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Battle of Cedar Run or Cedar Mountain, VA
in the American Civil War

Union Battle Summary

Cedar Mountain, Va., Aug. 9, 1862. Parts of the 2nd and 3rd Army Corps. Jackson crossed the Rapidan at Barnett's ford on Thursday, Aug. 7, and advanced in heavy force toward Culpepper Court House. At that time the Union forces under Pope occupied the turnpike between Culpepper and Sperryville, ready to concentrate at either place when the enemy's plans became apparent. Brig.-Gen. Bayard, with part of the cavalry of the 3rd corps (McDowell's), was in advance near the Rapidan at the time the Confederates crossed that river. He fell back slowly, harassing the advance all he could and taking some prisoners. On Friday the 1st and 2nd corps, commanded by Sigel and Banks, respectively, and part of the 3rd corps were massed at Culpepper, and Crawford's brigade of the 2nd was sent to the support of Bayard. Te next day Crawford reported to Pope that the enemy had advanced to Cedar mountain and occupied its slopes. Banks was ordered to move out with his command and occupy the position then held by Crawford. There has been some dispute as to whether Pope's intention was to bring on an engagement, but there is no doubt that Banks obeyed the order, as he understood it. He moved out on the road running to Robertson's ford on the Rapidan, and arrived at the little creek known as Cedar run, about a mile and a half from the mountain, between 1 and 2 p.m., one brigade of Williams' division having reached the field about noon. This brigade (Gordon's) remained on the north side of the run, all the rest of the troops crossing the stream and taking up a position on the plateau on the south side. On the right of the road was Crawford, forming the right of the line; next to him was Geary's, Prince's and Greene's brigades of Augur's division, in the order named. Bayard's cavalry was on the extreme right and the artillery was stationed at advantageous points on the plateau in front of the infantry. The total number of Union troops engaged, including the reinforcements from the 3rd corps, which arrived on the field late in the action, has been variously stated, but was probably between 17,000 and 18,000. Jackson's army consisted of his own division, commanded now by Gen. Winder, and the divisions of A.P. Hill and Ewell, numbering in the neighborhood of 25,000 men. In the formation of his line Campbell's brigade confronted Crawford, Taliaferro was in front of Geary, Early in front of Prince, and Hays and Trimble in front of and extending beyond the Union left under Greene. Hill's division, consisting of the brigades of Tomas, Acher, Stafford, Pender, Field and Branch, and the famous "Stonewall" Brigade, commanded by Col. Ronald, were held in reserve.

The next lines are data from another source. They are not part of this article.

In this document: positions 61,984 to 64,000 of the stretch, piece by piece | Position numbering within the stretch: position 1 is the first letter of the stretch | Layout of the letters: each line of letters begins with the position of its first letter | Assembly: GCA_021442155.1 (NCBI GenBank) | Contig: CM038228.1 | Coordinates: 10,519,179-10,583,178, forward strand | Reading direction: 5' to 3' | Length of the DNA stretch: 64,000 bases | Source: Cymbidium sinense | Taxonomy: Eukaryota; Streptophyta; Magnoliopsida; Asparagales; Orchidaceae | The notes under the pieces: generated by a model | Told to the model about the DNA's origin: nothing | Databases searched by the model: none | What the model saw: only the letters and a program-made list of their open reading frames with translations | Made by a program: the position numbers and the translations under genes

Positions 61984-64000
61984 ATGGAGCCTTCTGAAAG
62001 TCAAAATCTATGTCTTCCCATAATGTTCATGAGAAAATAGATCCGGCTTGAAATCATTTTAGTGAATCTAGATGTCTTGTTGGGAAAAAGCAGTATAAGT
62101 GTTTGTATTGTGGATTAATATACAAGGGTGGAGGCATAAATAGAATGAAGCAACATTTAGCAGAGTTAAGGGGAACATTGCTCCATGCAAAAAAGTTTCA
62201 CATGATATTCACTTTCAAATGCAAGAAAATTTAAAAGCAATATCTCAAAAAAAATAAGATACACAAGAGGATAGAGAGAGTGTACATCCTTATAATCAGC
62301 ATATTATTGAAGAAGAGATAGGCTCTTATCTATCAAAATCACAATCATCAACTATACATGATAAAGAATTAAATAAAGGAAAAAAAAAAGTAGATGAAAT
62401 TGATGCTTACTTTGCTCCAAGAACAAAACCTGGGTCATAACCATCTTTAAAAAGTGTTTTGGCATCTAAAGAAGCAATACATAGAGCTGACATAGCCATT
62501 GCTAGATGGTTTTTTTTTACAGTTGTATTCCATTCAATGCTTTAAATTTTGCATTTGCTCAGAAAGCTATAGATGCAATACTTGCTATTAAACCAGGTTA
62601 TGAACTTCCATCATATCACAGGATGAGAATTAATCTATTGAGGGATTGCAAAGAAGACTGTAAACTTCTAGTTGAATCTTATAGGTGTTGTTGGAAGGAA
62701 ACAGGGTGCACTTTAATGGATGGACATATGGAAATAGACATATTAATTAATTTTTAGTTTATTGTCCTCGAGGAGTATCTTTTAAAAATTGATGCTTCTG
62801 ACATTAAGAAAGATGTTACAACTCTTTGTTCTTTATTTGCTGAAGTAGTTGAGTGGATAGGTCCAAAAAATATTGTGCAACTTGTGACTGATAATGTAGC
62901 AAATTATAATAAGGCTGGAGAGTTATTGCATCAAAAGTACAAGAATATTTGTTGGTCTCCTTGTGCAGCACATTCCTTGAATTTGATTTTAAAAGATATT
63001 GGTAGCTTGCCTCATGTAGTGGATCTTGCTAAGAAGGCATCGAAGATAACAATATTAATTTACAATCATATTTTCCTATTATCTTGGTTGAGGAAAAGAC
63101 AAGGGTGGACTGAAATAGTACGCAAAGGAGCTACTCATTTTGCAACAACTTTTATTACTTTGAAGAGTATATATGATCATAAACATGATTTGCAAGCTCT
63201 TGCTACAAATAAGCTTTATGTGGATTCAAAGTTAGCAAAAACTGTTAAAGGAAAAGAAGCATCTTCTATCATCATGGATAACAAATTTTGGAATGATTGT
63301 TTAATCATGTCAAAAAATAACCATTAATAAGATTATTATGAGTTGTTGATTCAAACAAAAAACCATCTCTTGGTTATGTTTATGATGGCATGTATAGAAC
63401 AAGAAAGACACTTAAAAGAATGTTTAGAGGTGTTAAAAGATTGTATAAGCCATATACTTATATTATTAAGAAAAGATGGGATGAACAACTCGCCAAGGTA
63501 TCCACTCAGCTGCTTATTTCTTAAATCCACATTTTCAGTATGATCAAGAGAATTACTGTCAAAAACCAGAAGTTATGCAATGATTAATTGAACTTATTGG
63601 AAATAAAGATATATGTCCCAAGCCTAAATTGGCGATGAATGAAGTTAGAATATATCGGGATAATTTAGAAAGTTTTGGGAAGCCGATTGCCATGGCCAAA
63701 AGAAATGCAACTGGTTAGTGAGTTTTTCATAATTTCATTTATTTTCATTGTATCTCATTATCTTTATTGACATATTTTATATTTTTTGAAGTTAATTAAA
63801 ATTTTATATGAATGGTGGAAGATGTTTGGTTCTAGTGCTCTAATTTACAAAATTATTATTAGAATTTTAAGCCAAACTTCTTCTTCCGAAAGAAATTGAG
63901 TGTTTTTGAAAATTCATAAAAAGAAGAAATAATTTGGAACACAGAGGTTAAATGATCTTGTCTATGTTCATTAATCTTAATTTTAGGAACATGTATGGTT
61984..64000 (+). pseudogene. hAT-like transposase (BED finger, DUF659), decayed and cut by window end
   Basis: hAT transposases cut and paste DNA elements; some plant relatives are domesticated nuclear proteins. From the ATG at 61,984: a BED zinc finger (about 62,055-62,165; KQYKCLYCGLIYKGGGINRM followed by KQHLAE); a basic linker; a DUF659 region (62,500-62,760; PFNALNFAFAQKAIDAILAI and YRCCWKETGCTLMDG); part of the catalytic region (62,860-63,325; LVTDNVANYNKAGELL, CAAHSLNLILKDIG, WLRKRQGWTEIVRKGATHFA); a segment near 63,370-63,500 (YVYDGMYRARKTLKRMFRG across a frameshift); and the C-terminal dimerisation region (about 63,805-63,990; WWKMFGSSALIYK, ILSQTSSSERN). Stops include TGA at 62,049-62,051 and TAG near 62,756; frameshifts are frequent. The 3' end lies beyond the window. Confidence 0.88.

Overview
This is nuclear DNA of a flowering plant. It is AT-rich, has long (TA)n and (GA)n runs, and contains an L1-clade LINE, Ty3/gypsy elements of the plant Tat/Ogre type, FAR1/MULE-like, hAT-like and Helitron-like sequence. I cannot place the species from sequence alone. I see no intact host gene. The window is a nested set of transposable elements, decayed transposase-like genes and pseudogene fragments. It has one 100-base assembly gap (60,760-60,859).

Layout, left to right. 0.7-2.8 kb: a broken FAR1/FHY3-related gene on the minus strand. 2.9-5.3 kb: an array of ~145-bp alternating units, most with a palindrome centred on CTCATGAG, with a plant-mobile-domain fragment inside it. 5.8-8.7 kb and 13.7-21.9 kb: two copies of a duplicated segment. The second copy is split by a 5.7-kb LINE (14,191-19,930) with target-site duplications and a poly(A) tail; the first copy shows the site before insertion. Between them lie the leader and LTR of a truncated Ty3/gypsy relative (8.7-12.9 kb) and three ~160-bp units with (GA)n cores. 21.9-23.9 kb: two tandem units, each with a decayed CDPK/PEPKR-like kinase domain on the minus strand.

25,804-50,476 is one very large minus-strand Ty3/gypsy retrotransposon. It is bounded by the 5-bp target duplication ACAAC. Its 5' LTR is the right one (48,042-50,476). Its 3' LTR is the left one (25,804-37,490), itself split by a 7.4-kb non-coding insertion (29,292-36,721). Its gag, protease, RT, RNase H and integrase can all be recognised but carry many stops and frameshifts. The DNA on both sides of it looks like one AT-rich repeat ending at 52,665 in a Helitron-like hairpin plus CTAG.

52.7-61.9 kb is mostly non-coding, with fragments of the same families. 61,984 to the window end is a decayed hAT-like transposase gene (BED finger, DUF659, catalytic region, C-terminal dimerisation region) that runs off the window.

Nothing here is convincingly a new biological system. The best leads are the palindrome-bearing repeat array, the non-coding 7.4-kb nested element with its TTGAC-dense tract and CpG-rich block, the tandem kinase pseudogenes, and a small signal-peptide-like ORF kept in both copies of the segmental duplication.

About noon an artillery duel was commenced and it continued without intermission until 3 p.m. The Confederate line advanced, but they moved very cautiously. Bayard was gradually forced back and about 4 o'clock a lively fire was begun on the skirmish lines. At 4:50 Banks wrote a message to Pope, saying: "One regiment of rebel infantry advancing now deployed as skirmishers. I have ordered a regiment on the right, Williams' division, to meet them, and one from the left; Augur to advance on the left and in front." Ten minutes later he added, "They are now approaching each other." This movement was somewhat unexpected by the Confederates and caught them at a temporary disadvantage. Geary and Prince moved forward rapidly, delivering an effective fire as they marched along. The front line of Early's and Taliaferro's brigades broke, and the Federals, sweeping round in the wide gap between those commands and the enemy's right, reached the rear line, which also retired in confusion. A few minutes later Crawford struck Campbell and Taliaferro's left, and for the time it looked as though victory for the Union arms was certain. But just at this juncture Ronald's brigade reached the field. His men, fresh and hungry for the fray, fell upon the exhausted troops of Crawford, but were at first met with such a withering fire that they were forced back. Hill's division also entered the contest, the broken lines of Campbell's and Taliaferro's brigades were reformed, and a steady advance forced the Federals back across the run. Meantime Ricketts' division of McDowell's corps had arrived and formed on Crawford's right. The appearance of reinforcements checked the Confederate advance. Jackson undertook to drive them from their position by artillery, but the Union batteries replied with such vigor that he gave it up. The 2nd and 5th Maine batteries especially did effective work, continuing their fire until a late hour. Both armies rested on their arms during the night, but at daylight the Confederates fell back about 2 miles and took a position higher up the mountain. The Federal pickets advanced and occupied the ground, but the battle was not renewed. The Union loss in this engagement was 314 killed, 1,445 wounded and 622 missing. The Confederates lost 241 killed, 1,120 wounded and 4 missing. (Also called Cedar Run and Slaughter's Mountain.)

Source: The Union Army, Volume 5, Cyclopedia of Battles A - Helena , 1908


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